But I was surprised by the improvement that change wrought. After months of friends and colleagues mocking me for being the technology editor of the Guardian yet somehow having a connection flaky enough to be the cause of all the problems on video calls, I’ve not experienced a single drop-out in the months since I made the switch.
My partner thinks it might be psychosomatic, but I can swear simple web browsing has got snappier too, with pages being less likely to hang for half a second before loading in.
Even better – and look, 一世 know this doesn’t matter to everyone – sorting out the network meant I could finally use the various “remote play” features offered by platforms like PlayStation and Steam. Paired with a Backbone One controller, my phone now works like a mini Nintendo Switch, able to stream and play games on my PS5 and computer all around the house. With a small daughter whose care I am solely in charge of, but who also has a predilection for refusing to fall asleep unless she is being physically carried around the room, it has been a nice change of pace from simply scrolling through social media for hours of the day.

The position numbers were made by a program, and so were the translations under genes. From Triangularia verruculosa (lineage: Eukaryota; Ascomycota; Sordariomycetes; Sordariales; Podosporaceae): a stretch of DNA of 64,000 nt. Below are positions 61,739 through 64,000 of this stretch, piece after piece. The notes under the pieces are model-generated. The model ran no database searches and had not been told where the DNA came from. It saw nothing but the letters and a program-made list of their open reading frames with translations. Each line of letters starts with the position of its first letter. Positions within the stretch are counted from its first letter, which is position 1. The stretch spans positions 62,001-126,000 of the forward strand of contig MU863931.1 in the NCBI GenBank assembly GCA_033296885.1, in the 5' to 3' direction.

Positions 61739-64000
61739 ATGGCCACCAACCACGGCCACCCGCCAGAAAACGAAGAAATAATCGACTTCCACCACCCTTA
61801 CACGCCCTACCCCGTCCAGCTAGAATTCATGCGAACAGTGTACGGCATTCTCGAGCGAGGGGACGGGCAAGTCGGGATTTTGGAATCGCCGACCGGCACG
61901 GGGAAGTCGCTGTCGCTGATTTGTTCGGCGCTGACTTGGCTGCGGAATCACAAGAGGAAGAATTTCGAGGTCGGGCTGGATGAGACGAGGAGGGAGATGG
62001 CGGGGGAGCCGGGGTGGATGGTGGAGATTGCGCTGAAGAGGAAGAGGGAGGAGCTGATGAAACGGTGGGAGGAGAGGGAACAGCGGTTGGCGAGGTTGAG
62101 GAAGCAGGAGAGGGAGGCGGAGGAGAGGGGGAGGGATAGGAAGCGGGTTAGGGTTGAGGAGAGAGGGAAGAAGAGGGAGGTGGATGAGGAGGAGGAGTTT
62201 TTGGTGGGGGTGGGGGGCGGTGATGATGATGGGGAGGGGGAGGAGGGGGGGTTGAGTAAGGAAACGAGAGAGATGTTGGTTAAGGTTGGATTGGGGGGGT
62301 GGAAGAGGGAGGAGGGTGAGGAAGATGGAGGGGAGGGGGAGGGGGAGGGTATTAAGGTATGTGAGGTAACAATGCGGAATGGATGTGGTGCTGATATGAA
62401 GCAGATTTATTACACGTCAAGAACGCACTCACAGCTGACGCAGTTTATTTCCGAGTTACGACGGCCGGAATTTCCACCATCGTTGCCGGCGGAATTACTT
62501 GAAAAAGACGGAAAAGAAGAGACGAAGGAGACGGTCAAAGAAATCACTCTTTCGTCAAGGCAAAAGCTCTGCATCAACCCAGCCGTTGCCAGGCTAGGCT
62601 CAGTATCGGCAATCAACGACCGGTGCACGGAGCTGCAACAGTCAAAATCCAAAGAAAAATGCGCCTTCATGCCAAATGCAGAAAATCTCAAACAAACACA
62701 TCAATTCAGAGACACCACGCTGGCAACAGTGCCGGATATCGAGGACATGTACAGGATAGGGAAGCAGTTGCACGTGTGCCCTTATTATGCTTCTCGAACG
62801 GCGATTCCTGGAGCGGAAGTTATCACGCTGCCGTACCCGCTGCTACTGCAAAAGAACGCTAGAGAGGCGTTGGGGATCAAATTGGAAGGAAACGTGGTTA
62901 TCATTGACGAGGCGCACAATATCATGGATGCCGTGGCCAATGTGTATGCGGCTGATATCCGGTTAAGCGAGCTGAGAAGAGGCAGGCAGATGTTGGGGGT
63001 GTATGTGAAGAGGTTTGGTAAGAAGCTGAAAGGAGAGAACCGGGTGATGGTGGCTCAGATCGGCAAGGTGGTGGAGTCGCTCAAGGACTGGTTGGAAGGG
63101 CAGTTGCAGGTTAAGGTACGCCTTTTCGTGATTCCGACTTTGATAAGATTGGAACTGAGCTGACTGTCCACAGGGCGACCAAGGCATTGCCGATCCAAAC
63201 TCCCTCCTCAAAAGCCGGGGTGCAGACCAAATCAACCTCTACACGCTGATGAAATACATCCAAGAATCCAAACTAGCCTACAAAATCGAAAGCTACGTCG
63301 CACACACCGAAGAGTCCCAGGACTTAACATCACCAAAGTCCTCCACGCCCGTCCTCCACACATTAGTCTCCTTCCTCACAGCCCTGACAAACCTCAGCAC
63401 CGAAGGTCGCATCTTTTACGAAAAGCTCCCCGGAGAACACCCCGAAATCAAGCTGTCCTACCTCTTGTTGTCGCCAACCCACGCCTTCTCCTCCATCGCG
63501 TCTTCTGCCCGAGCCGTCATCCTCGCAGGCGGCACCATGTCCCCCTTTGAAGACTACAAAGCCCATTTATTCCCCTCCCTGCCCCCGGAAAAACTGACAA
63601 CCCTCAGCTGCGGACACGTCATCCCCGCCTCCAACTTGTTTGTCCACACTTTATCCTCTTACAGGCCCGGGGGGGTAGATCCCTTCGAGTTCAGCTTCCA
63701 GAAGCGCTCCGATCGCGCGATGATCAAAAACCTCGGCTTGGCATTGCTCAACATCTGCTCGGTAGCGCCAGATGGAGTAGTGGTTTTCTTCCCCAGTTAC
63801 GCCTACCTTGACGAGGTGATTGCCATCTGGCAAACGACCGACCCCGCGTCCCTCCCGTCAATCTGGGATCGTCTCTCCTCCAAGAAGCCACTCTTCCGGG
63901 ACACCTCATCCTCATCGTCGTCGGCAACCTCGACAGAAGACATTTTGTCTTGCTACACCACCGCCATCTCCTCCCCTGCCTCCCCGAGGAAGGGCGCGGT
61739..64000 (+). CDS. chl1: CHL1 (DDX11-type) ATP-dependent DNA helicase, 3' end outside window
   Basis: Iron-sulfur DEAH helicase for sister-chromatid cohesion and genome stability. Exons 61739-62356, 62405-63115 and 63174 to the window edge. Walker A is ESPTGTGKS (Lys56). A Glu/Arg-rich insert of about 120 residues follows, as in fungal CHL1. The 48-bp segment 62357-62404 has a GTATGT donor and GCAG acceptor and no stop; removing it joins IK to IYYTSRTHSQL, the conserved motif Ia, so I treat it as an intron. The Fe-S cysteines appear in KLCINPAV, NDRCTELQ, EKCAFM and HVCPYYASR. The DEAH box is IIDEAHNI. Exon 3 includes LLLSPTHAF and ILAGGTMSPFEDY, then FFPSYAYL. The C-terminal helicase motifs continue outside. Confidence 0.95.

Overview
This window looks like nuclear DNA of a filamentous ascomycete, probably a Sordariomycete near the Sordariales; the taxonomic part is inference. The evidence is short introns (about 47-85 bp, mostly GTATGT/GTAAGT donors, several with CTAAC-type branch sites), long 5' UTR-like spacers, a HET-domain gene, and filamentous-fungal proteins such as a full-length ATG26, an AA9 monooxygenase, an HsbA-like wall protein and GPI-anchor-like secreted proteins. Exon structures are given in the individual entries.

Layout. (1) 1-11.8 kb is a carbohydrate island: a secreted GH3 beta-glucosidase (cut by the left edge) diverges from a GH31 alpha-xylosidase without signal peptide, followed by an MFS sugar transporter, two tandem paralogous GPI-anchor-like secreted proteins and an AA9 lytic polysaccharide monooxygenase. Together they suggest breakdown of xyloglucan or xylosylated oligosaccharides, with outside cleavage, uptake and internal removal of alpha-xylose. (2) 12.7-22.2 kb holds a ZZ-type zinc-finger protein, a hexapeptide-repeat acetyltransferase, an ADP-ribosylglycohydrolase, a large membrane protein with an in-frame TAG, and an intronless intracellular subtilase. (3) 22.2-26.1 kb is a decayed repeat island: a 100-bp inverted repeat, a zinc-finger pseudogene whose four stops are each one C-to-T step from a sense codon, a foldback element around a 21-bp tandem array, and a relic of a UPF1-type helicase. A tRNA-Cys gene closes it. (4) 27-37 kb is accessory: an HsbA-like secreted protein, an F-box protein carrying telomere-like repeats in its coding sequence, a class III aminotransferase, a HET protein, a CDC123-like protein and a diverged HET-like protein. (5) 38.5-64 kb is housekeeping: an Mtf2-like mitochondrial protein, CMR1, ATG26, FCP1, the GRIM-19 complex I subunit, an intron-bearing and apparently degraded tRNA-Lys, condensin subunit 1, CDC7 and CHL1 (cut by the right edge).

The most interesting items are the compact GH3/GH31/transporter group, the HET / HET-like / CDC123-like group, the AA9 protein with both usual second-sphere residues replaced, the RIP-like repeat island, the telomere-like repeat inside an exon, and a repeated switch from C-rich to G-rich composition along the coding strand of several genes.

I don’t want you to read this as a plea for spending more money on shiny new technology. The tech press has quite enough of that already, and for the sake of the climate, of your wallet, and just of not pumping more cash into the pockets of the richest people in the world, we could all do with slowing down our drive to render perfectly decent technology obsolete.
反而, next time you’re eyeing up a shiny new phone because your current one feels sluggish while you browse the web, or wondering if you need to double your monthly bill to BT to let your kids play games while you’re on a work call, remember that there really is One Weird Trick that you can do to give everything a new lease of life.